People sometimes equate Cajun food with hot, spicy food. In reality, Cajun cuisine is delicious because it makes use of the fish, game and crops that are plentiful in the region. One of the favorite foods is boudin, a flavorful sausage sold in dozens of small grocery stores and even gas stations throughout the region.
Many of Cajun Country’s attractions center on the area’s history. In Lafayette, for example, both the Acadian Village and Vermilionville illustrate life in the past. Acadian Village is a folk life museum focused on 19th-century Cajun life, while Vermilionville shows how 18th-century Acadian settlers lived.
Evangeline Oak Park in St. Martinville is home to an ancient live oak named for the heroine of Longfellow’s famous poem. The park also contains an African American museum recounting the lives of slaves and free people of color.
In Lake Charles, take time to view the historic Charpentier District. Long ago, lumbermen used available pine in the area to build tall, angular homes. The area is now on the National Historic Registry.
Crowley, between Lafayette and Lake Charles, celebrates the area’s rice crop in many ways. The Historic Rice Theatre, an art deco beauty built in 1940, has been lovingly restored and features local music events. Crowley also boasts the J.D. Miller Music Recording Studio Museum, opened in 1946 and restored to its original state. The studio once recorded tunes by local Cajun, zydeco, blues, country and swamp pop artists.
If you are a Cajun music buff, be sure to visit Opelousas, the birthplace of zydeco king Clifton Chenier. The town draws people from all around to its Original Southwest Louisiana Zydeco Music Festival. Opelousas also has plenty of history; founded in 1720 by the French, it’s the state’s third-oldest city and served as the capital of Confederate Louisiana for a short time. The town’s historic district has many beautiful antebellum and Victorian homes, as well as historic churches and cemeteries. And like most Cajun towns, you’ll find lots of places to sample the region’s delicious boudin, crawfish étouffée and other delights.
Children will find much to do in Cajun Country. Both Lafayette and Lake Charles have children’s museums. In DeQuincy, let kids see the train cars at the DeQuincy Railroad Museum. Adjacent to the museum is a playground with rides.
A visit to beautiful Avery Island brings tours of the famous Tabasco factory. In the island’s Jungle Gardens, you can see exotic plants, as well as deer, alligator and snowy egrets, among other wildlife.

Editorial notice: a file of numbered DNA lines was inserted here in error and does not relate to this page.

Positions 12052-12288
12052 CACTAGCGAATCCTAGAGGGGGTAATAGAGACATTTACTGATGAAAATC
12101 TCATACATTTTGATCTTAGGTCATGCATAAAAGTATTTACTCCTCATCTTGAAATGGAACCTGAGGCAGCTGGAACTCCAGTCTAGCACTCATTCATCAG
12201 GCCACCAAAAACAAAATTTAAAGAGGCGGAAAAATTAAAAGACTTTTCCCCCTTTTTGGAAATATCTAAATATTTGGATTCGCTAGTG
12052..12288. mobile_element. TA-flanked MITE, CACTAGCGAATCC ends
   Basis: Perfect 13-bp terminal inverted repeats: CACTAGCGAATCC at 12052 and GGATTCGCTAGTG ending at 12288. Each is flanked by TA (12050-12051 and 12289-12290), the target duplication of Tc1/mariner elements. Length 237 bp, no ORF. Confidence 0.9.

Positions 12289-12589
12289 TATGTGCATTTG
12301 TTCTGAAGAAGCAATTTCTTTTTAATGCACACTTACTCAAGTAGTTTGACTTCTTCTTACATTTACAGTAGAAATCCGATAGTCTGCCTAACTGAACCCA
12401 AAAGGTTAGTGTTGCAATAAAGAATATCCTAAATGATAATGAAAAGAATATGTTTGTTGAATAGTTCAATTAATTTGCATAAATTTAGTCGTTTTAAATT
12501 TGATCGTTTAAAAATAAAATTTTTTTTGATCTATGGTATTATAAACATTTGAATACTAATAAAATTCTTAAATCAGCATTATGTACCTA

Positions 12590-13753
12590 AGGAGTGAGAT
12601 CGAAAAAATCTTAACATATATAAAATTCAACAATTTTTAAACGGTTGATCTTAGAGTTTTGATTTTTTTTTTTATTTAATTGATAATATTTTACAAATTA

A real fixture in Cajun Country is Fred’s Lounge in the little town of Mamou. The lounge is open only on Saturdays from 7:30 a.m. to about 2 p.m., and you’ll find plenty of folks dancing as the lively Cajun music is broadcast for a radio program. In Eunice, visit the Liberty Theatre to enjoy a live radio show with zydeco music.
Cajun Country is sometimes called Louisiana’s festival capital. There are so many fests that you’re almost sure to find one coinciding with your vacation. Like omelets? At Abbeville’s Giant Omelette Celebration, cooks make a 5,000-egg omelet in a 12-foot skillet. The fest is said to harken back to a time when Napoleon ordered French villagers to bring out all their eggs to feed his soldiers.
Meanwhile, the Rayne Frog Festival holds frog-jumping and frog-racing contests – bring your own contender. The Festival International de Louisiane in Lafayette includes music, food and arts and crafts; Crowley’s Rice Festival celebrates the harvesting of the rice crop; and the Contraband Days-Louisiana Pirate Festival in Lake Charles recalls the days of pirate Jean Lafitte.
Like so much of Louisiana, Cajun Country provides lots of outdoor entertainment. The swamps and wetlands of the vast Atchafalaya Basin, the nation’s largest river-swamp, is heaven for those who like to bicycle, camp, hunt, fish, play golf or spot birds. Calcasieu Lake near Lake Charles is well-known for its abundant fish, including trout, redfish and flounder.
Chicot State Park near Ville Platte is more than 6,000 acres of natural beauty. If you crave catching largemouth bass or bluegill, here’s your spot. Ditto for those who enjoy hiking, backpacking, cycling and camping. Cabins are available, too. The Louisiana State Arboretum, located within the park, is a stately beech forest with nature trails. Native plants along the trails are labeled so you can increase your knowledge of Louisiana plant life.
Check out the Creole Nature Trail, a state scenic route, which is composed of Cameron Prairie National Wildlife Refuge, Lacassine National Wildlife Refuge, Sabine National Wildlife Refuge, Peveto Woods Bird & Butterfly Sanctuary and Rockefeller Wildlife Refuge, from which you can view alligator and shorebirds. Or try the Lake Charles Boardwalk, which follows the lake and is popular with walkers, bikers and joggers.
For a different type of relaxation, spend a day or two at one of the area’s gambling venues. Bet on the horses at Delta Downs Racetrack Casino Hotel in Vinton, or try the slots and table games at the Isle of Capri Casino Hotel and L’Auberge Casino Resort, both in Lake Charles.
In short, there’s no need to feel down if your vacation budget this year doesn’t permit an expensive trek to a far-flung destination. You can satisfy just about any vacation-related yen you have not far from your own backyard.